Nematodes are roundworms that constitute the phylum Nematoda. They are a diverse animal phylum inhabiting a broad range of environments. Nematodes have successfully adapted to nearly every ecosystem on earth, from marine (salt) to fresh water, soils (from the polar regions to the tropics), as well as the highest to the lowest of elevations. They are present in freshwater, marine, and terrestrial environments, where they often outnumber other animals in both individual and species counts, and are found in locations as diverse as mountains, deserts, and oceanic trenches. They are found in every part of the earth’s lithosphere (the rigid outer part of the earth, consisting of the crust and upper mantle), and are found at great depths, 0.9–3.6 km (3,000–12,000 ft) below the surface of the Earth in gold mines in South Africa. They represent 90% of all animals on the ocean floor. Their numerical dominance, often exceeding a million per square meter and accounting for about 80% of all individual animals on earth, their diversity of life cycles, and their presence at various trophic levels (hierarchical levels in an ecosystem) point to an important role in many ecosystems. These worms reproduce quickly and their genome contains nearly the same number of genes as the human genome. The Tel Aviv University (TAU) researchers discovered a mechanism in the nematodes that allows the nervous system cells to communicate with germ cells, those cells that contain the information (genetic and epigenetic) that is transmitted to future generations. [1-4] The study identifies the way in which neurons transmit messages to future generations. The mechanistic pathway say researchers “is controlled by small RNA molecules, which regulate gene expression.” The study discovered how “small RNAs convey information derived from neurons to the progeny and influence a variety of physiological processes, including the food-seeking behavior of the offspring.” According to the study, this is the first time a mechanism has been identified that can transmit neuronal responses across generations. The discovery may have major implications for understanding of heredity of a species. The researchers state,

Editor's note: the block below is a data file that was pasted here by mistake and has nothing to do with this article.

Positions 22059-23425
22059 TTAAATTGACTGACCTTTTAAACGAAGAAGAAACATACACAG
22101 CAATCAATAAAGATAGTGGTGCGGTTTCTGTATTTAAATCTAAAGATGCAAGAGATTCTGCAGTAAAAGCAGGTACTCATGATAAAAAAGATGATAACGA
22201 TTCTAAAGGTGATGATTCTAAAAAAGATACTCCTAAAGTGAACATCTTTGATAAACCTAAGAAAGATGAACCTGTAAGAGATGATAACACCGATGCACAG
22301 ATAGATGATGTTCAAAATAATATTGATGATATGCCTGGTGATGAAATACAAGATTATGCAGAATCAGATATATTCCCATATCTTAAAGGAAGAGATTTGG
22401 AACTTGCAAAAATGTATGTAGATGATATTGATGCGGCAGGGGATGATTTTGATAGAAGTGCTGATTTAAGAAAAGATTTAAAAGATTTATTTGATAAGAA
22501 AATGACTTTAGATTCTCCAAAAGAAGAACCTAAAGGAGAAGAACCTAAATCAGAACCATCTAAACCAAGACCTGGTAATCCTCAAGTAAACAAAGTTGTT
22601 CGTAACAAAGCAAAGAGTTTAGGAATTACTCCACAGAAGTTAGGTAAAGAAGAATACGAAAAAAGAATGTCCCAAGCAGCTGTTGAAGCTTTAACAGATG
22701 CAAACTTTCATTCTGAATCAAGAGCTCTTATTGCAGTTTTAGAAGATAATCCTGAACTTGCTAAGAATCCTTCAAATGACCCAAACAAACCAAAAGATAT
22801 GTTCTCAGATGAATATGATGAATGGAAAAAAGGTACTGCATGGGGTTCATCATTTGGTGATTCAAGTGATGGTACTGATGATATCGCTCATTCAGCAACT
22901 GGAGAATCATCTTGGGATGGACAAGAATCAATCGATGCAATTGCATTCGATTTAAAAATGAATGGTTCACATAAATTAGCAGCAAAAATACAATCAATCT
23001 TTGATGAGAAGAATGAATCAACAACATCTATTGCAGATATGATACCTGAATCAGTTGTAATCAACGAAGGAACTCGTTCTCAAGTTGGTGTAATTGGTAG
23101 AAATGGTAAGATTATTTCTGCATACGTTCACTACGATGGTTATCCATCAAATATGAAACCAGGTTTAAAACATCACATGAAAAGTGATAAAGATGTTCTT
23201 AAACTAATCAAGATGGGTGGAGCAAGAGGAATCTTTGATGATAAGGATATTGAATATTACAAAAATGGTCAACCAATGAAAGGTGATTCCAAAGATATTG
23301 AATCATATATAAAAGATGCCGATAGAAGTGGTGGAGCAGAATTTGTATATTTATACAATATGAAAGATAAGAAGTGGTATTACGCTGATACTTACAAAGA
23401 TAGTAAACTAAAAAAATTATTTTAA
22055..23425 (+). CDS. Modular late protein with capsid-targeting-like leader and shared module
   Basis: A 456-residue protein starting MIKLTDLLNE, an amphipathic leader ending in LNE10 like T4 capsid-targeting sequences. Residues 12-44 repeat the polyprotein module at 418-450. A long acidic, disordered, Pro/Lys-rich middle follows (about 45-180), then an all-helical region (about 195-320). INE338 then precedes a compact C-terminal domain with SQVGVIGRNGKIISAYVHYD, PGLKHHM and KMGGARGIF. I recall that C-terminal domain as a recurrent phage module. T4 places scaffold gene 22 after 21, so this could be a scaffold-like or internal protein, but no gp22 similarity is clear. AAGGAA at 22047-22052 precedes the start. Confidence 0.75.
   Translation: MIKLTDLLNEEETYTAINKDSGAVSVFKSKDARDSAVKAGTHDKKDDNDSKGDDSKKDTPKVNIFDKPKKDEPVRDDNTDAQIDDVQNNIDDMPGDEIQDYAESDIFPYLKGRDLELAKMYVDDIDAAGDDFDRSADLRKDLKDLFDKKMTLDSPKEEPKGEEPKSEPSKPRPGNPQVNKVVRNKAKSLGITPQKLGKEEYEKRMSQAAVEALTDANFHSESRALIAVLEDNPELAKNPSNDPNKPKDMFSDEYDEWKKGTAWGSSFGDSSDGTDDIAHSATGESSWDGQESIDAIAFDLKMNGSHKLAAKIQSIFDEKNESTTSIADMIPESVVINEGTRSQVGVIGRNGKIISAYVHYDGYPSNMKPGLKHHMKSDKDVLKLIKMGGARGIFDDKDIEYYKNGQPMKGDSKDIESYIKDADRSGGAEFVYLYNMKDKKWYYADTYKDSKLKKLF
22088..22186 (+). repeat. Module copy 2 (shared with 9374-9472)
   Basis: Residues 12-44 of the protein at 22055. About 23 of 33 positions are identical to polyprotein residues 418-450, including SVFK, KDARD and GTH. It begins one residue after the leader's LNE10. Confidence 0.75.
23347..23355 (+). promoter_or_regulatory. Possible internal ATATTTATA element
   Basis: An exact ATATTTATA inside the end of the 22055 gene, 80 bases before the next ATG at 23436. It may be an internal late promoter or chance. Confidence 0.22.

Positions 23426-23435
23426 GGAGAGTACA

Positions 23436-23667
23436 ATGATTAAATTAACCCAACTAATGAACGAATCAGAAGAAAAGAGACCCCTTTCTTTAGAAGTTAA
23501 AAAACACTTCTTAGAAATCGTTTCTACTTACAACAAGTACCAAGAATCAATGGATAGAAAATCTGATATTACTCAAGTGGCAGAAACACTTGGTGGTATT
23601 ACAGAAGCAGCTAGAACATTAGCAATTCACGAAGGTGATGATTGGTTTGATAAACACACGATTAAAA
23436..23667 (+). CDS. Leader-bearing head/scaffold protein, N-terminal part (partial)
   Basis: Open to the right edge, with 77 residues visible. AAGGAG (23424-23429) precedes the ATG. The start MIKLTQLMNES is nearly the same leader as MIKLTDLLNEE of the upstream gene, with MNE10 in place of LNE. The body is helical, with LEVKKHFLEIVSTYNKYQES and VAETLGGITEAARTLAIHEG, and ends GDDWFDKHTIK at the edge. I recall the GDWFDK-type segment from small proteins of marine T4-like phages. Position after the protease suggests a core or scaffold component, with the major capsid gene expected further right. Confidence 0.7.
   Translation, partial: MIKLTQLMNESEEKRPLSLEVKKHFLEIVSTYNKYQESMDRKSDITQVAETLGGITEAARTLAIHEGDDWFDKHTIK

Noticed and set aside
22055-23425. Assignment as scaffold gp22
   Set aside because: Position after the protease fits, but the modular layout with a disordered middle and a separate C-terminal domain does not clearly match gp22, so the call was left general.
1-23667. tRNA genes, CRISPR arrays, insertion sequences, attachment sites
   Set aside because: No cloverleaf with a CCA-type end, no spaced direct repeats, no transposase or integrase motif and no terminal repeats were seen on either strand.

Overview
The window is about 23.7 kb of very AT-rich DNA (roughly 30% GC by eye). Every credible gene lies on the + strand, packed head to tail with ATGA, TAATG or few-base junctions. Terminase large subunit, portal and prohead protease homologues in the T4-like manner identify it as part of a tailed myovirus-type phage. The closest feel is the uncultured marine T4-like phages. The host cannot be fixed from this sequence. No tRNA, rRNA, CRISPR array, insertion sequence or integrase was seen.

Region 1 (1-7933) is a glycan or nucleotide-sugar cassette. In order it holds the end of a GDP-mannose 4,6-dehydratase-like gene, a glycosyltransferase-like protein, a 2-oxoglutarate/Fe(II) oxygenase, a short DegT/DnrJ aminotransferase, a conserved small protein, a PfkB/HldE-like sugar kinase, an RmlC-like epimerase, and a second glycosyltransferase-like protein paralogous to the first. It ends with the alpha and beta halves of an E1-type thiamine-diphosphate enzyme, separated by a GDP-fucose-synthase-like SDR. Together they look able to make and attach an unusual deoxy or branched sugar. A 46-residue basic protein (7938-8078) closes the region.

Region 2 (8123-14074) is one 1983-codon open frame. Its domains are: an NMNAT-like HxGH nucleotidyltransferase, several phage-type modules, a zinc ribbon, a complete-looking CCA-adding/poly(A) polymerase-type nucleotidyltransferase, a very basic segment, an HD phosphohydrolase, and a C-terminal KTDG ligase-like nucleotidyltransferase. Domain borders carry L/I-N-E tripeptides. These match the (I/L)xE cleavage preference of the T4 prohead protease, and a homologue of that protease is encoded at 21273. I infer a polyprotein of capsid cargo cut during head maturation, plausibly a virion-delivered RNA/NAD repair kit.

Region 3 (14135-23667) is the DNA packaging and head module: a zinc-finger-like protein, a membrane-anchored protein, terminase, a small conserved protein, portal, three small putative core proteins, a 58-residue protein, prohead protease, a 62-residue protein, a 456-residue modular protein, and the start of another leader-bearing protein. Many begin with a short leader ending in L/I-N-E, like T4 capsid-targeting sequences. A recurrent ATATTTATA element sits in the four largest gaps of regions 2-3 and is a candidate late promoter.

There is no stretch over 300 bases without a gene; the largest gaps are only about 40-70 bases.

“It’s important to stress that we don’t know yet whether any of this translates to humans. If it does, then studying the mechanism could have a practical use in medicine. Many diseases might have some epigenetically inherited component involving changes in caused by modification of gene expression rather than changes of the genetic code itself. Deeper understanding of nonconventional forms of inheritance would be crucial to better understand these conditions and to design better diagnostics and therapies. It would be fascinating to see if specific neuronal activities can impact the inherited information in a way that would give specific advantages to the progeny. Through this route, parents could potentially transmit information that would be beneficial to the progeny in the context of natural selection. It could therefore potentially influence an organism’s evolutionary course.”